"How can a graduate or a young, emerging Design professional gain experience without having to do unpaid (or nominally paid) internships?"
Upwards of 15 industry professionals within my network responded and I've collated their responses below. I'll be updating this list each time someone emails me a new idea.
Since posting this at 10am on May 9, 2017, I've had a great response from readers who have helped add ideas to this list. If you have any to add, please get in touch.
For those of you who are being conned into thinking that unpaid work is the gateway to a fulfilling career, we've put this list of things you can do to gain experience without selling your soul.
Add everything you do below to your CV and celebrate it as your experience:
- Do a short course. Learn something new and network while you're doing it.
- Find mentors and add them to your CV
- Develop self-initiated briefs to real, commercial projects. These are enormously valued and respected. Make them meaningful, relevant, creative and by all means commercially relevant to the people you're trying to work with.
- Include failed projects within the conversation of your experience. Dammit include them in your folio. Document and celebrate the process.
- Volunteer for a charity that you admire. It may be free, but it's on your dime and they're not profiting. Document the process.
- Volunteer with an industry association. Network with everyone you meet.
- Create a product with a view to monetise it. Didn't work? No big deal, that's entrepreneurship! Document the process.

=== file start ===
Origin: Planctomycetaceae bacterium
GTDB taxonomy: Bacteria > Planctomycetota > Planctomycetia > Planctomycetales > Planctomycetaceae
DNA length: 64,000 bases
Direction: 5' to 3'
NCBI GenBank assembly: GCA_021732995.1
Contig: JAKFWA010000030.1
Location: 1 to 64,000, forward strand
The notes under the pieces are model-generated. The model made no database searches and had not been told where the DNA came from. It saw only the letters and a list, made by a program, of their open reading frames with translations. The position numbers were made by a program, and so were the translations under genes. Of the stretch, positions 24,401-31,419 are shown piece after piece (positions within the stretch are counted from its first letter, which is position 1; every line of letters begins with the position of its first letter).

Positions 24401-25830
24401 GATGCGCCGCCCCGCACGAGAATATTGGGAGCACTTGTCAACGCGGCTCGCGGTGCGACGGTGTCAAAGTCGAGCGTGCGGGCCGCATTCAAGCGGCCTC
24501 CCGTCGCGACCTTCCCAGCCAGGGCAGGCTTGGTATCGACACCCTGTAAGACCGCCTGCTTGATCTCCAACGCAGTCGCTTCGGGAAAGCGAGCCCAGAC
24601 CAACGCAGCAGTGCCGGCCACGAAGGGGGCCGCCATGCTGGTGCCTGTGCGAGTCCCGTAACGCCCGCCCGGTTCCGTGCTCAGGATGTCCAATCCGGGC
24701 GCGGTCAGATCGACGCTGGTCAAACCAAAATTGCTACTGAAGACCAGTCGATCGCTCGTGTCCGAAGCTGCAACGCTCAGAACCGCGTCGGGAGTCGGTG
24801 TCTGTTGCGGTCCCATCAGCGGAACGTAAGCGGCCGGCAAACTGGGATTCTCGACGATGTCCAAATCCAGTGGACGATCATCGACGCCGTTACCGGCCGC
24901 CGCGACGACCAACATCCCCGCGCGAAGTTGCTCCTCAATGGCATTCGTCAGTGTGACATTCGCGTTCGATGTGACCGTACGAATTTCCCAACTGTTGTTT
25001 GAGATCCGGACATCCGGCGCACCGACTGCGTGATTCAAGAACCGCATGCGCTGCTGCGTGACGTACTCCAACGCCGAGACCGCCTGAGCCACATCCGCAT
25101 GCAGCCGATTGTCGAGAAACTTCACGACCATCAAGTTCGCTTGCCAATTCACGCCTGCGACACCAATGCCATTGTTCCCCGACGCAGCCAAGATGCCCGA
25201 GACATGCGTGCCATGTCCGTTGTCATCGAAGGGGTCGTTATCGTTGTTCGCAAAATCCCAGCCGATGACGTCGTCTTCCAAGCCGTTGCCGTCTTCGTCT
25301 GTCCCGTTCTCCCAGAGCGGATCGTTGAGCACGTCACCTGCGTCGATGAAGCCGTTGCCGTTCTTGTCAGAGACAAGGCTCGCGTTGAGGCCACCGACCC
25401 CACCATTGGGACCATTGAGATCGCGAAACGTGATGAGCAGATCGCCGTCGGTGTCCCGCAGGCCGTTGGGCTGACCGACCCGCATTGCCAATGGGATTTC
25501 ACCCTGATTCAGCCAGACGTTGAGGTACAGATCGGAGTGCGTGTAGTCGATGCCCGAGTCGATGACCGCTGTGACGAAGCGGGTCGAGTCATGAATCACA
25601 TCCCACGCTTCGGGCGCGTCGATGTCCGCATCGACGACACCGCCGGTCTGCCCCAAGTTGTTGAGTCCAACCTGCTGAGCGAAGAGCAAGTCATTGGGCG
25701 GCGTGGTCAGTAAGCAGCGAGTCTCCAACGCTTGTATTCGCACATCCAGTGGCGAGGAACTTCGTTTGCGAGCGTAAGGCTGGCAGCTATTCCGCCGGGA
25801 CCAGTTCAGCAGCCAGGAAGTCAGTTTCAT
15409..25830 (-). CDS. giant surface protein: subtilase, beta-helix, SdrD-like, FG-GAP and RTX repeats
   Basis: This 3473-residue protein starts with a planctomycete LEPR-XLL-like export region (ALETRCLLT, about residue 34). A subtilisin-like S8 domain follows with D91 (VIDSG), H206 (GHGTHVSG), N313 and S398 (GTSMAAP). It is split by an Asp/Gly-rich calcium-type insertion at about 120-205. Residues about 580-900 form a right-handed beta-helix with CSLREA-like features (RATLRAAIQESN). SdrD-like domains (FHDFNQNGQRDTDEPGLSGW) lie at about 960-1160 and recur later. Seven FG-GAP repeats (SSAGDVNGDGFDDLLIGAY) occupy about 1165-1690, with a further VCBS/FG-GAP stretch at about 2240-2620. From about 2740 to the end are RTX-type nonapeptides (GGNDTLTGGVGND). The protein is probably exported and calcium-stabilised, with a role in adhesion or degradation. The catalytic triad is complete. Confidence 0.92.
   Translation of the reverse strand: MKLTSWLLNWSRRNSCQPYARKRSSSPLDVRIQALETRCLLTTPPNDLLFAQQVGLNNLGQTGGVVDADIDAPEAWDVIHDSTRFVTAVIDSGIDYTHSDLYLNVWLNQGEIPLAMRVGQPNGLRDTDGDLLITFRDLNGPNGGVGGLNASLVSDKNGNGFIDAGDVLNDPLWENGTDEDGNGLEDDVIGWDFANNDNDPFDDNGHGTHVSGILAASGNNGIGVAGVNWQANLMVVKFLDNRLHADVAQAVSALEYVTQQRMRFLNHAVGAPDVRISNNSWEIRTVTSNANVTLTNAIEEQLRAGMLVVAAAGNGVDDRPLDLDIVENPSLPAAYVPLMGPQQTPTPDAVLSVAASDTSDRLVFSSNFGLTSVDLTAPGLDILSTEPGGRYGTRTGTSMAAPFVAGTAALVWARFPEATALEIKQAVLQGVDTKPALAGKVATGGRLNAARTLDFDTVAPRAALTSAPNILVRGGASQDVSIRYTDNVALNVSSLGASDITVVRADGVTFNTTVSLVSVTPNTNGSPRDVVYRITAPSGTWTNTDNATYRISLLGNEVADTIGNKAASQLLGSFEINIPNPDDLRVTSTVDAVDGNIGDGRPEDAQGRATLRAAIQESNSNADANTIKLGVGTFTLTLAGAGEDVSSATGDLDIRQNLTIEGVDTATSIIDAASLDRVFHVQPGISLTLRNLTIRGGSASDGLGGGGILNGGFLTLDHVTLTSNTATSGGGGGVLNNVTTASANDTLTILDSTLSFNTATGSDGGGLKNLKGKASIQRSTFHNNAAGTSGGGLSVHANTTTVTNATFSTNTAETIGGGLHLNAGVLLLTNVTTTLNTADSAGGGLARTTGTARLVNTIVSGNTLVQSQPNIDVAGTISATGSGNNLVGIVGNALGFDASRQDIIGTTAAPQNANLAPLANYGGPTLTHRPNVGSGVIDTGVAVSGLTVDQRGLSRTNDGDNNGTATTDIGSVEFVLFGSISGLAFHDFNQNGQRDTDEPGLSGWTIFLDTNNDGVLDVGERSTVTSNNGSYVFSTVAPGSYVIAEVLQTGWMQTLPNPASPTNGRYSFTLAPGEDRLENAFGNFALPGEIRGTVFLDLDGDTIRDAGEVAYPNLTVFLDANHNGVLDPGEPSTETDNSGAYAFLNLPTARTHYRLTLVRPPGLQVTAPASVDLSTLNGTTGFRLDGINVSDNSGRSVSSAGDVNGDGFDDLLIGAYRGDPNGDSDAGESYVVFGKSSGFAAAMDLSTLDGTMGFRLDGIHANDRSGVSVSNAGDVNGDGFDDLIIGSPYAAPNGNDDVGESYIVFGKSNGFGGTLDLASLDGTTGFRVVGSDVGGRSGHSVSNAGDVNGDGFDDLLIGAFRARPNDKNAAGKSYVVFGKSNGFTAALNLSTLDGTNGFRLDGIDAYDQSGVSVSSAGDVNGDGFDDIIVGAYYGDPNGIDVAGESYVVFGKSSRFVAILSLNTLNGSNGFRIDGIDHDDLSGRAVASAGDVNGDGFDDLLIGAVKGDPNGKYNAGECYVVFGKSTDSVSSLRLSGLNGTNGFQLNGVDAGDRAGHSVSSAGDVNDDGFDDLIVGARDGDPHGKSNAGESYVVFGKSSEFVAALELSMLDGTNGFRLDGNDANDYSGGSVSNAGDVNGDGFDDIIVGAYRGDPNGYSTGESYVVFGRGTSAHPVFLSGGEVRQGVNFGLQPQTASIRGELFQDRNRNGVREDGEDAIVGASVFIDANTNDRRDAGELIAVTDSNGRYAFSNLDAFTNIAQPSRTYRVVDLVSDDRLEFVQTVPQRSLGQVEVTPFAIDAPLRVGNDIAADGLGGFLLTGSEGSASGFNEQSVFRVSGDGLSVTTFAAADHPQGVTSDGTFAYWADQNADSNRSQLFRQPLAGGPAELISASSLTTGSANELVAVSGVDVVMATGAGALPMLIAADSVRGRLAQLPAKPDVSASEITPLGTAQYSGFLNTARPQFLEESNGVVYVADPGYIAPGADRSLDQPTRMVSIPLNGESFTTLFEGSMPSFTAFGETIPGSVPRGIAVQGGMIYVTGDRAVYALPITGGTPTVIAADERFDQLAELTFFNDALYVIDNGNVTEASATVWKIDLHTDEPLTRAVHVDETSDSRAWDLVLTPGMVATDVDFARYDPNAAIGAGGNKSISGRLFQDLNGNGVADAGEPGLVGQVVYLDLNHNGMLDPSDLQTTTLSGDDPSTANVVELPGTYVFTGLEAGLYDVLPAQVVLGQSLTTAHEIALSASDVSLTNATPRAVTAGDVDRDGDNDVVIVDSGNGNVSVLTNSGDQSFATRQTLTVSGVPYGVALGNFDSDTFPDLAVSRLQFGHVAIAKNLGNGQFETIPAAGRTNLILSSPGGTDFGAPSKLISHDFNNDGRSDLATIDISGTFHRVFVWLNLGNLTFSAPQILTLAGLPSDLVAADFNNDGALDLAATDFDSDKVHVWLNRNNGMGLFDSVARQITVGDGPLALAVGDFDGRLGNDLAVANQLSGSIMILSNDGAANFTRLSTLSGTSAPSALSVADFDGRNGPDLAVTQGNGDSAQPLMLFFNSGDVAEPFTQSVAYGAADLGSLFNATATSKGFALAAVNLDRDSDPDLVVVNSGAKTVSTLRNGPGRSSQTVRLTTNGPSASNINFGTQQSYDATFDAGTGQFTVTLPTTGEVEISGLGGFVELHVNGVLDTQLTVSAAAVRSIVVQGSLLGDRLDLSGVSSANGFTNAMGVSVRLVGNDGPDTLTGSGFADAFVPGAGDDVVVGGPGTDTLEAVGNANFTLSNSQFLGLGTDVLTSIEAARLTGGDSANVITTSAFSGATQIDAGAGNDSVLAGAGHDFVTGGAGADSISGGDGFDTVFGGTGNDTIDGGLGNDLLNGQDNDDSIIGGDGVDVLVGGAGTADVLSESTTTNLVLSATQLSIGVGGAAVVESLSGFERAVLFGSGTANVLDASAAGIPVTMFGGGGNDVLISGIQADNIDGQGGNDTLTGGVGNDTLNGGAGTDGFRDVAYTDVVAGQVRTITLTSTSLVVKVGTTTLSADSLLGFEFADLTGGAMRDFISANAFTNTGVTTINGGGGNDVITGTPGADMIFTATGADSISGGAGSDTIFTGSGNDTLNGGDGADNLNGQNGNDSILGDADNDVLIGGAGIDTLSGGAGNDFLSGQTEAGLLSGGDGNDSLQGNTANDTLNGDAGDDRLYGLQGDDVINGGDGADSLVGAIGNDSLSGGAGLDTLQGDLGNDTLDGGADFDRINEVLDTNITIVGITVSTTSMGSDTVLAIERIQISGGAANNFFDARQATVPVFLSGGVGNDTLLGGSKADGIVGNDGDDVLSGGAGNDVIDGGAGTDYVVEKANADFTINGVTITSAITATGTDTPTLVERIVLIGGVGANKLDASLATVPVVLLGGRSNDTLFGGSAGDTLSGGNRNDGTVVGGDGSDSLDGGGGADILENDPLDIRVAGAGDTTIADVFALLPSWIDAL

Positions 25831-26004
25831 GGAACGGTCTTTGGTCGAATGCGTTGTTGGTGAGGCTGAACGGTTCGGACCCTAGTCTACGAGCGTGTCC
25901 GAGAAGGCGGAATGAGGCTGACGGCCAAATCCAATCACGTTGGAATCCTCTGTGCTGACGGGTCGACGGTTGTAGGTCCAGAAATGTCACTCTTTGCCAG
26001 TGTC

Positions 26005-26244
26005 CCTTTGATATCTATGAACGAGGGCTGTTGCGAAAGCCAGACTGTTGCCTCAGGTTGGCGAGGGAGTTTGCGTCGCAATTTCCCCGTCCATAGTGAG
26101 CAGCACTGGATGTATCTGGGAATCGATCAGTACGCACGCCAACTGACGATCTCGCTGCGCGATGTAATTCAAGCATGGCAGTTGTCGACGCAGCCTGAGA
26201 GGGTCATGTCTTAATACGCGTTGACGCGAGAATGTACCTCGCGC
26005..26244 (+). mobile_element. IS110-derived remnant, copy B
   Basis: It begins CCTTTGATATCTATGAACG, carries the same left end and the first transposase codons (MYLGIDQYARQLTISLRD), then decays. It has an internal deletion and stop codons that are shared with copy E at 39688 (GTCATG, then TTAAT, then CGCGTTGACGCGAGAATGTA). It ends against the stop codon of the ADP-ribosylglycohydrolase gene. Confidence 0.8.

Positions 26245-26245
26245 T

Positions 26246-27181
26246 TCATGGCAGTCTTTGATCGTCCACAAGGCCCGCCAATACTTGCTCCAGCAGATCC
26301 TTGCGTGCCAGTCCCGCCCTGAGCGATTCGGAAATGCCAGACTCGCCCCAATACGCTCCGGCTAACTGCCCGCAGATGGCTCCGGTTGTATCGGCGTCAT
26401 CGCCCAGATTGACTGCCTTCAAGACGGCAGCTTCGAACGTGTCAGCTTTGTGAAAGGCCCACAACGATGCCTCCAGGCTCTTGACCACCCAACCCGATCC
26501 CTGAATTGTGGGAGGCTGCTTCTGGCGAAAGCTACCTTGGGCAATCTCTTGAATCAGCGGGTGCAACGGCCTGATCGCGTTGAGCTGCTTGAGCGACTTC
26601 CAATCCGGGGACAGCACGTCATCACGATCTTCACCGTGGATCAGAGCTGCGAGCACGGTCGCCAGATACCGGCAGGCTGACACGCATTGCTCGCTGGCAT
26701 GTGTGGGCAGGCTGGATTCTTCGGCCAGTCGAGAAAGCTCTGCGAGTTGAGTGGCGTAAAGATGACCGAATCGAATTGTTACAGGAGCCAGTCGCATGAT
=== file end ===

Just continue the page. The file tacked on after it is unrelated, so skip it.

- Develop a series of events for people without experience. Invite industry (or people without experience) to speak at them.
- Can't find work in a studio? Start your own business.
- Write about your career journey.
- Collaborate with friends/colleagues on a business/product.
- Find a brand with a problem — solve that problem with work you've initiated yourself.
- Network with the industry, have a coffee (or tea) with people, learn from them, build a network and offer your freelance services when the topic comes up.
- Get a job. Any job that is related to professional services. Pay the rent and put food on the table. It's experience. Get admin and people skills and other skills that will establish your professionalism.
- Ask your lecturers about industry placement programs and get involved.
- Understand the difference between a "passion project" and a "side hustle" — a passion project you do for thrills, a side hustle you do for thrills and dollars.
- Volunteer at a Design conference. Meet people, network and aim for freelance or collaborative gigs.
- Get involved in industry associations, collectives and event hubs. Don't know any? Ask around.
- Go to a local meet up event.
As you can see there are a myriad of ways you can gain experience without having to do unpaid, or nominally-paid work.
In the instant you agree to work for free, or for a nominal fee that is below the standard, accepted legal salary for the country you live in — you've established your value in the eyes of your employer.
If you choose $0. You're starting from zero.
If you think a list of internships is impressive — think again.
List your mentors, your experiments, your failures and your learnings on your CV and see how much more respect (and meaningful conversation) that list gets you over a long list of free gigs at design studios designed by fuck-knuckle architects.
I've written an number of articles over the past year that tackle this very issue — here they are for ease of access: